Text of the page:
North Korea's state media claims the country is suffering from its "worst drought in 100 years", leading to fears of aggravation of the chronic food crisis plaguing the country since the 1990s.
"The worst drought in 100 years continues in the DPRK (North Korea) causing great damage," said state-owned KCNA agency in a statement on its website on Wednesday.
KCNA, the mouthpiece of the regime, says that nearly one-third of the 441,000-hectare (around 1,089,735-acre) rice fields in the country were drying up.
Lack of rain has especially affected the provinces of North and South Hwanghae, located in the south-east.
In North Hwanghae, 58 percent of the rice fields have dried up while in South Hwanghae the figure is around 80 percent, according to KCNA.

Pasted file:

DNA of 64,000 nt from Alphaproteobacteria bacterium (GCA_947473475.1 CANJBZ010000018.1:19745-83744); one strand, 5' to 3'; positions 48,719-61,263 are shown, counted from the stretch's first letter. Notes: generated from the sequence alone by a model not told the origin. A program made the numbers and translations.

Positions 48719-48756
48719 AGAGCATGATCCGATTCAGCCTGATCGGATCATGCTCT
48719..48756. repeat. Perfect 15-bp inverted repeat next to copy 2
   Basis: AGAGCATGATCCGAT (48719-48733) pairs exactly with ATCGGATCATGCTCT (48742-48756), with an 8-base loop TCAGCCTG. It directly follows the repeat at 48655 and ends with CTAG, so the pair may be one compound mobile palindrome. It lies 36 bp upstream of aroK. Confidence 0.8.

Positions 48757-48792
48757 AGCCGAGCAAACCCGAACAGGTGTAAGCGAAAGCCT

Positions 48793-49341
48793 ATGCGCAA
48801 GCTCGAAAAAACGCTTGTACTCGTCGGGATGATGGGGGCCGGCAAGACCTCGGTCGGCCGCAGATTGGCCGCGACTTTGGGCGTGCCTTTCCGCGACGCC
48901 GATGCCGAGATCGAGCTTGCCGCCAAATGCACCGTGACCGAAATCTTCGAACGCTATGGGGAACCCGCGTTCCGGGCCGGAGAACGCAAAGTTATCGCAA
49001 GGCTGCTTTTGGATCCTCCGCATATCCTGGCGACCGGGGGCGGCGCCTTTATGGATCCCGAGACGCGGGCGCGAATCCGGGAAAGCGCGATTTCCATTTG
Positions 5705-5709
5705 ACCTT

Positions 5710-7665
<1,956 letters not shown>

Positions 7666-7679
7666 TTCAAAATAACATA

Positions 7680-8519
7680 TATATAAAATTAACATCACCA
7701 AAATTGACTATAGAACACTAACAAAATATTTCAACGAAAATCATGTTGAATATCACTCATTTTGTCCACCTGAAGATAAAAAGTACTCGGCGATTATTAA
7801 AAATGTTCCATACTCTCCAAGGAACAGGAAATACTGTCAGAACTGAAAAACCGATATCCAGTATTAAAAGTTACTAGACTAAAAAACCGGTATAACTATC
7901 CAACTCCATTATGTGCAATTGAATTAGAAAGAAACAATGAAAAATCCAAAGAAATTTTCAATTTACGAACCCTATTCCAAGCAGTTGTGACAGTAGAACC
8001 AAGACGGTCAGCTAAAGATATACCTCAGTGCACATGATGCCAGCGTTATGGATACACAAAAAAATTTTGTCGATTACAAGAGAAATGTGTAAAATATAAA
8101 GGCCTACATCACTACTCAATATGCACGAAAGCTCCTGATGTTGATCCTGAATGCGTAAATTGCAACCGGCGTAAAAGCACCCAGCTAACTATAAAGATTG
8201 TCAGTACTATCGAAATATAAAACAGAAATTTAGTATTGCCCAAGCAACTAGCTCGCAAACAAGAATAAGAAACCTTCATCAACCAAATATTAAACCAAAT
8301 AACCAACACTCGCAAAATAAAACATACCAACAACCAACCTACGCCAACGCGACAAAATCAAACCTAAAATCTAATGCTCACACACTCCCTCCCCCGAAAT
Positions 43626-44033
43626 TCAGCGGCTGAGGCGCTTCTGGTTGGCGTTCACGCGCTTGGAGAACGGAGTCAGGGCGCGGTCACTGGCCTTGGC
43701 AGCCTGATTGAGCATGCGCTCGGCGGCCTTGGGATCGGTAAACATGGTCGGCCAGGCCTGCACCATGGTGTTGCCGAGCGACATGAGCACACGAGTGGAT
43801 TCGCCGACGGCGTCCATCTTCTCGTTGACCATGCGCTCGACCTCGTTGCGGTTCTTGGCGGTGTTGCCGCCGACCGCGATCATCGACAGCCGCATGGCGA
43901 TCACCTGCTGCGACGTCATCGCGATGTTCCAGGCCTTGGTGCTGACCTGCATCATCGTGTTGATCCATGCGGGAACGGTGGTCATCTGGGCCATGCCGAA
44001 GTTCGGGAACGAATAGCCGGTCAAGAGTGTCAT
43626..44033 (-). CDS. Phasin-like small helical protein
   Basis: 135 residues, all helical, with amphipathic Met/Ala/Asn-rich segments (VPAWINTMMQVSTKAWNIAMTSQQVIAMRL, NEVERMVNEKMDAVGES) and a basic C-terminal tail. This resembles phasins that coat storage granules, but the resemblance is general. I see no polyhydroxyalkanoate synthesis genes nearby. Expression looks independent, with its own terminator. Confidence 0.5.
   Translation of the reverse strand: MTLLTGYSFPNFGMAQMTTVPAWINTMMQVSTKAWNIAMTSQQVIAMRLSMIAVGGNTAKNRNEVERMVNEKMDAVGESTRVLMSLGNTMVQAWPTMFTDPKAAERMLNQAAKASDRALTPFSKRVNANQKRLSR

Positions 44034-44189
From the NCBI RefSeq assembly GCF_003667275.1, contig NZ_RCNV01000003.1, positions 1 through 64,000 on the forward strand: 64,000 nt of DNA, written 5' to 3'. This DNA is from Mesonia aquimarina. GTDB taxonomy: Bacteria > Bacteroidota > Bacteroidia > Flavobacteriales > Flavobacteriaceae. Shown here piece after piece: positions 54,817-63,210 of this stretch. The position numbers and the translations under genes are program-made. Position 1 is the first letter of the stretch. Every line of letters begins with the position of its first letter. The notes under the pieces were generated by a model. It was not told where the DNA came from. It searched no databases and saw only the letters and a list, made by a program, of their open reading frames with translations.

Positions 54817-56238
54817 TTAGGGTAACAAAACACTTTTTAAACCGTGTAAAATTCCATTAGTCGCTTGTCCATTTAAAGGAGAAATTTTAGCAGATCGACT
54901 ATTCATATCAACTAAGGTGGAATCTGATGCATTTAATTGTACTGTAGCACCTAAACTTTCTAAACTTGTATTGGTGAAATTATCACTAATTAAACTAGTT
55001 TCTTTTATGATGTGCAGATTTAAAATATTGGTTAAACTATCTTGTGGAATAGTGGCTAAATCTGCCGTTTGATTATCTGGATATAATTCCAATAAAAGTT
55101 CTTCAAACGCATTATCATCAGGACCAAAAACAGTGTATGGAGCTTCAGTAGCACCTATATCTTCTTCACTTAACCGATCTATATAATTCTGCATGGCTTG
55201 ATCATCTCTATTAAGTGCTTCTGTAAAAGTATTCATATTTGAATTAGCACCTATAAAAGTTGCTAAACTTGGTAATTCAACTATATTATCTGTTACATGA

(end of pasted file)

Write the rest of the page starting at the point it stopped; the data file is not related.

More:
It added other crops were being planted on the affected rice fields to reduce the impact on agriculture.
It also warned that water at reservoirs had reached a critical level, and that rivers and streams were also drying up.
An official from South Korea's ministry of unification told Efe news agency, that North Korea was yet to ask for help to tackle the crisis.
Total precipitation in North Korea between January and March was only 57 percent of the average, according to the ministry.
Seoul calculates if the condition persists until July, agricultural production could be hit by 15 to 20 percent, causing a humanitarian disaster.
Despite the situation improving slightly in 2014, one in three North Korean children suffer from malnutrition, according to the World Food Programme.